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Analysis

What Aston Martin got right to shake up F1’s order

Fernando Alonso’s charge to a podium in Formula 1’s season-opening Bahrain Grand Prix grabbed the attention of fans worldwide. 

Fernando Alonso, Aston Martin F1 Team, Lance Stroll, Aston Martin F1 Team, the Aston Martin team celebrate after securing a podium finish

What made it stand out was the fact that Aston Martin’s top three finish pretty much came out of the blue for a team that had headed in to the winter quite under the radar. 

Yet, over the course of a few months from finishing seventh in last year’s constructors’ championship, it has made a leap forward to produce arguably the second-fastest race car. 

Such rapid progress is not the norm in F1, as teams well know it can be a hard slog to simply move up one or two positions per year. 

That is why Aston Martin’s leap forward has caught the attention of many of its rivals too.  

While they have to face up to someone else having done a better job, it has equally provided a good case study in the elements needed for success in F1. 

Here then are the key factors that have helped Aston Martin deliver so well this year. 

Rules and cost cap

Fernando Alonso, Aston Martin AMR23

Fernando Alonso, Aston Martin AMR23

Photo by: Glenn Dunbar / Motorsport Images

The introduction of a cost cap in F1 was driven by two separate desires: a means of protecting teams from collapse due to out-of-control spending, and a way of helping close up the grid.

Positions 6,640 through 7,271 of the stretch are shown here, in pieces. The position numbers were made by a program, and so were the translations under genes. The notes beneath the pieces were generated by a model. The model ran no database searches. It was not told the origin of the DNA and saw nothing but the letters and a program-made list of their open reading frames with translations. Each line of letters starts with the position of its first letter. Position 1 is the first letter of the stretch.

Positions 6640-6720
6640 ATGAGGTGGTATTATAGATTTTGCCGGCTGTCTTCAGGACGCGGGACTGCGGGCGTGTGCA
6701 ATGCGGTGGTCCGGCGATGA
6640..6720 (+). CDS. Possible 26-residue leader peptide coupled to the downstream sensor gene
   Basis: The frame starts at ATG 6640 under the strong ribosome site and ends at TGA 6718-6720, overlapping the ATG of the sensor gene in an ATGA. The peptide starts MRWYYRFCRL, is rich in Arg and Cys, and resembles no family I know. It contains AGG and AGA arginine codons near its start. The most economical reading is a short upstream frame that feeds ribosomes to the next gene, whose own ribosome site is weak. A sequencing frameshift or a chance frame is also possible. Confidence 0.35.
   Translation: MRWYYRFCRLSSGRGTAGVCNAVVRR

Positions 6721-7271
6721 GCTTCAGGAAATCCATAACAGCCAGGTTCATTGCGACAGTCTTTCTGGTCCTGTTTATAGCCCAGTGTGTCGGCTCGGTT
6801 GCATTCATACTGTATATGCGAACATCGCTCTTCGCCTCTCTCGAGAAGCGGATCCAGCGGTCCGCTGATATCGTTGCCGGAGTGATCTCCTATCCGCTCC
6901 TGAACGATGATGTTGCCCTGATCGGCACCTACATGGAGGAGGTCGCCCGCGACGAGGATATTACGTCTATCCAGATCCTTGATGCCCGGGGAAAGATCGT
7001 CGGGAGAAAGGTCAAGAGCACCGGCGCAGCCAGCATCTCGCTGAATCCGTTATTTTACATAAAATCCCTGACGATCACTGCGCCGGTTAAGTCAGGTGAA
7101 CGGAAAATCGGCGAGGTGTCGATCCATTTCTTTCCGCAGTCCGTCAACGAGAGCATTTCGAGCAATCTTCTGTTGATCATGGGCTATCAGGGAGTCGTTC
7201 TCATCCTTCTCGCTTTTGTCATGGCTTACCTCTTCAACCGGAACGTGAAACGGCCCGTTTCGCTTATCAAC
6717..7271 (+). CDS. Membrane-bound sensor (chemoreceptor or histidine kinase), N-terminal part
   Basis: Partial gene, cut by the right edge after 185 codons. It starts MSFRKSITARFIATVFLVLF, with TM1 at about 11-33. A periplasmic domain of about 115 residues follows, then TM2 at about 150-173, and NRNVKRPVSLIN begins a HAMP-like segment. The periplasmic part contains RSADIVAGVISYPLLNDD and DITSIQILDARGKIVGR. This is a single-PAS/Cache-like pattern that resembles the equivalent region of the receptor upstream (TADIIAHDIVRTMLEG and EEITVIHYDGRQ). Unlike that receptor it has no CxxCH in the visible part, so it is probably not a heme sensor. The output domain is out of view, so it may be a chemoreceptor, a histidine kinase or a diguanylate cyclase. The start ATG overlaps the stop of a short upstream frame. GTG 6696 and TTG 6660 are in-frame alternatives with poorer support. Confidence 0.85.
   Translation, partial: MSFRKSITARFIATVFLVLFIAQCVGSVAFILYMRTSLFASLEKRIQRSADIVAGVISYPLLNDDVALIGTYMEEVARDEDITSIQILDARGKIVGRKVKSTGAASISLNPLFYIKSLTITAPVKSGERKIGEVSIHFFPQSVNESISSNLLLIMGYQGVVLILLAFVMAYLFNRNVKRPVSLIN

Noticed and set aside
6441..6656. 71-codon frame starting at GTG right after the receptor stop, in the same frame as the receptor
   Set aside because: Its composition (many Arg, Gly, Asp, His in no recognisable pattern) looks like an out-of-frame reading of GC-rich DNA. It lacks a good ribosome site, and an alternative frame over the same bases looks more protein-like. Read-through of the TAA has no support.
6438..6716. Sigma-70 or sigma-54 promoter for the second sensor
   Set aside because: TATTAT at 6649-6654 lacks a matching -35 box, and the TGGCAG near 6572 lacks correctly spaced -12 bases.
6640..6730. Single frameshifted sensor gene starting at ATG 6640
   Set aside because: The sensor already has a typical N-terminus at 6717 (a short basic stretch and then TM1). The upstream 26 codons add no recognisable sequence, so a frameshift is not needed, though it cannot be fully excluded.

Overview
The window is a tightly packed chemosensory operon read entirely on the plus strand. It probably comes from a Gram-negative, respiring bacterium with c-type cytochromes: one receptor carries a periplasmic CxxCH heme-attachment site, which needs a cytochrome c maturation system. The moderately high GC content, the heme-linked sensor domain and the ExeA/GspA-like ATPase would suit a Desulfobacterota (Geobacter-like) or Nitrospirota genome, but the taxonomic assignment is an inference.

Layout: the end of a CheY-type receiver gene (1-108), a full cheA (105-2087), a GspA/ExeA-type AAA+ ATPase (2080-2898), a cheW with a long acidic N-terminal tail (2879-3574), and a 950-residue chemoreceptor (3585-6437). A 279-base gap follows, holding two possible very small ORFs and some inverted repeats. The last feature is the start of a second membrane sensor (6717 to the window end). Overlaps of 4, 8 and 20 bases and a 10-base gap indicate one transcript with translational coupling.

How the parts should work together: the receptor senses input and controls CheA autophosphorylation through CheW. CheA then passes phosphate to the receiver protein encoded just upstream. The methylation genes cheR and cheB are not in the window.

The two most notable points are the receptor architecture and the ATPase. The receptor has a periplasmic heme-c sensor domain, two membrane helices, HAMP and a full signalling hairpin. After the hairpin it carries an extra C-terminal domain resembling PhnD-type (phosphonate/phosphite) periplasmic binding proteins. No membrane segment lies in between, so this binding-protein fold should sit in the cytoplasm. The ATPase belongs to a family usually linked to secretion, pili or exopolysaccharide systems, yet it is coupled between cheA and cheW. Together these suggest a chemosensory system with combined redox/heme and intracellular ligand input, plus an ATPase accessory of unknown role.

On the competitive front, the budget limit has served its purpose in holding back the top teams, as they have all had to trim back on staffing levels and the amount of cash they can fork out on car developments. 

That has been especially good news for well-funded midfield teams like Aston Martin who, by operating near the cost cap limit, have had to sacrifice very little – and even be able to mould their organisations to better suit the new restrictions. 

Technical director Dan Fallows says Aston Martin has been one of those squads in the sweet spot area. 

“We’re in the relatively fortunate position of being able to build our team up as we get towards the cost cap,” he said earlier this year. 

“We’ve been under that, so we’ve had an opportunity to look at how we would increase our spending.  

“We’ve been in the position to grow relatively organically whilst staying under the cost cap.  

“I think from our point of view, that is probably a benefit compared to a team that has started well over the cost cap and had to look at cutting back.” 

Infrastructure

Aston Martin Silverstone factory rendering

Aston Martin Silverstone factory rendering

Photo by: Aston Martin Racing

While teams are all equal in terms of the spending they are allowed to make, they are not all the same when it comes to their facilities. 

One of the explanations for why Red Bull, Ferrari and Mercedes remained so ahead of the opposition last year came down to infrastructure legacy: years of having better facilities and systems in place will continue to pay dividends for a while to come. 

That is why teams with older wind tunnels and simulators, like McLaren, had to wake up to the fact that they cannot compete in the long term unless they get new infrastructure in place. 

Aston Martin came to this same conclusion too, which is why its new factory, new sim and wind tunnel are all in the process of being finished off right now.